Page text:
Life Insurance and Inheritance Tax at a Glance

What Are The UK Tax Rules For Life Insurance?

Life insurance protection is one way to ensure that your family or dependents are financially secure when you are no longer around. Any person you name on your life insurance is considered a beneficiary, and they may have to pay tax on any money that they receive.

This could come as a surprise to anyone who knows that insurance payouts are not taxable in the UK. It’s true that the payout itself is tax-free, so beneficiaries don’t automatically have to pay tax on it. However, in certain circumstances, tax obligations do apply.

Life insurance can be considered part of your estate, and if your estate exceeds a certain amount, inheritance tax applies. There is a legal threshold beyond which your beneficiaries will be expected to pay inheritance tax on your estate.

Do You Have To Pay Inheritance Tax On Life Insurance?

Usually, the payout from a life insurance policy forms part of your legal estate. Right now, the threshold for an estate is £325,000: if your estate exceeds this, then the surplus will be liable to inheritance tax. The current rate of inheritance tax in the UK is 40%, quite a considerable sum!

There are ways to avoid your beneficiaries being charged on your life insurance payout. This is a desirable outcome because you naturally want your loved ones to have as much financial security as possible when you’re no longer around.

Putting your life insurance policy in trust is a simple and legal way to dodge inheritance tax being charged on your life insurance payout. This is a legal agreement appointing certain trustees to look after the policy on your beneficiaries’ behalf until they’re meant to benefit from it.

How does this work? Well, the payout will eventually go straight to your beneficiaries. It won’t become part of your legal state, so there will not be subject to inheritance tax.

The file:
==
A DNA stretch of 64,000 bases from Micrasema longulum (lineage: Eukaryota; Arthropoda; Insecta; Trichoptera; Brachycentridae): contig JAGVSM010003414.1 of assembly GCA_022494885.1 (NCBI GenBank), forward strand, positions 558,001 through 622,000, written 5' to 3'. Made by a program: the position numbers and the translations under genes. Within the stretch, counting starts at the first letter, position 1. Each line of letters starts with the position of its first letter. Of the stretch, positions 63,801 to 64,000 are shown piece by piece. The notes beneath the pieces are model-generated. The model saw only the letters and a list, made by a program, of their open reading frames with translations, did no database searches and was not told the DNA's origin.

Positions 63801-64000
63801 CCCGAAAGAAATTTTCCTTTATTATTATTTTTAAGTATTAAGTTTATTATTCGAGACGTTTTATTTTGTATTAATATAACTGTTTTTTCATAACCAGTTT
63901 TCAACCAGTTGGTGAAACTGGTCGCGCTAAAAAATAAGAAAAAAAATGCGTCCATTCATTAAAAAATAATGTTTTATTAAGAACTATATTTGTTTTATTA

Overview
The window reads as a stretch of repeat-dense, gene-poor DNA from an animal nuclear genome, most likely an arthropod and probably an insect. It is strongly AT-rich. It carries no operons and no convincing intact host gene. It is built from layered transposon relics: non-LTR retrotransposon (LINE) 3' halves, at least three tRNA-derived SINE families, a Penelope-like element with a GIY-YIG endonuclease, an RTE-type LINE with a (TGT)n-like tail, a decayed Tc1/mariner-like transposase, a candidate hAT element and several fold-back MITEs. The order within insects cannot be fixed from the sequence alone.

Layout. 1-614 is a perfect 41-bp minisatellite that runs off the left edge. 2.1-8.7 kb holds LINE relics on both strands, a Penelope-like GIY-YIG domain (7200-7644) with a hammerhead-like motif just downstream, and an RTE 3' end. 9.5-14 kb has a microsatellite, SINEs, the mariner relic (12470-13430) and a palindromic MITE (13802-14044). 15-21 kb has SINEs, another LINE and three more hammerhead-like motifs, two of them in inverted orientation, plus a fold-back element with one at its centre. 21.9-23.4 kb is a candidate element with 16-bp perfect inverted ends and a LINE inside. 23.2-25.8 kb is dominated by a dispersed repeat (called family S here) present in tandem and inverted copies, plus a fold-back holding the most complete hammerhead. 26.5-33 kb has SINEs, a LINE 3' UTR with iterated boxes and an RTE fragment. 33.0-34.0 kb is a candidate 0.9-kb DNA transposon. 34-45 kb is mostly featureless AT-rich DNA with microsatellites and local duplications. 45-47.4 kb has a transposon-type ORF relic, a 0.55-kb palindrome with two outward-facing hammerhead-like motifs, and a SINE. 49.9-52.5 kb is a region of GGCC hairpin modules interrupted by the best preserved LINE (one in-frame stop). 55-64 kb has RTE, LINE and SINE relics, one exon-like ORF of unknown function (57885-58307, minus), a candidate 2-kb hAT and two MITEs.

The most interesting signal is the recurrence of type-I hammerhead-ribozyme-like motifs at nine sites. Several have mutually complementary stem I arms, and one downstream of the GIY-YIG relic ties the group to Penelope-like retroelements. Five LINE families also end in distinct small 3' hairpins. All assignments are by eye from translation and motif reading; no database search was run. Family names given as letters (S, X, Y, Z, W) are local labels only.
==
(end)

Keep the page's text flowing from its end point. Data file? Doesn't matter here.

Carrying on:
Does Life Insurance Form Part Of Your Estate After Death?

Your estate is subject to inheritance tax once it exceeds the threshold of £325,000. It is formed by the money, pensions, investments, assets, and property in your possession at the moment of your death. The only money that’s excluded is what’s used to pay any outstanding debts and your funeral expenses. Life insurance is often taken out so that families can pay these costs.

The payout of your life insurance policy will usually be added to the value of your estate. This is very important if it’s going to take your estate over the inheritance tax threshold. Anything over the amount of £325,000 will be subject to 40% inheritance tax.

In this situation, although life insurance payout itself is tax-free, it will ultimately be subject to tax as part of your estate.

How Is Life Insurance Classified?

In the UK, there are different kinds of life insurance:

  • Whole-of-life cover, which guarantees a payout for your dependants no matter when you die. This is in contrast to other kinds of cover which only payout if you die before a specific date.
  • Term insurance, which pays out only if you die within a specified time period. This can be useful if you want to cover mortgage payments for your loved ones, for example. Once the mortgage is paid, it’s no longer necessary.
  • Decreasing-term insurance, meaning that the potential payout reduces over an agreed period. Again, in the context of paying off a mortgage, this could reflect the way that mortgage debts decrease over time.
  • Increasing-term insurance, which has the opposite effect. If you want the potential payout to increase to reflect inflation, this would be a smart choice. Index-linked policies are directly connected to inflation rates.
  • Renewable term insurance, which can be extended at the end of a fixed period.
  • Joint life insurance, for couples that want to arrange a payout in the event of one person dying. This can be cheaper than two separate policies.
  • Death-in-service benefits, offered by a company if an employee dies while in the firm’s employment.

The Benefits Of Putting Life Insurance Into A Trust

Beyond avoiding inheritance tax, there are other benefits of putting your life insurance policy into trust. It empowers you to decide your trustees and who will receive the payout from your life insurance. This is especially important if you’re not married or part of a civil partnership.

It also ensures that the payout will be given to your preferred beneficiary much quicker. It won’t be included in the probate process. Setting up a trust doesn’t need to cost anything and it’s relatively easy to do, too.


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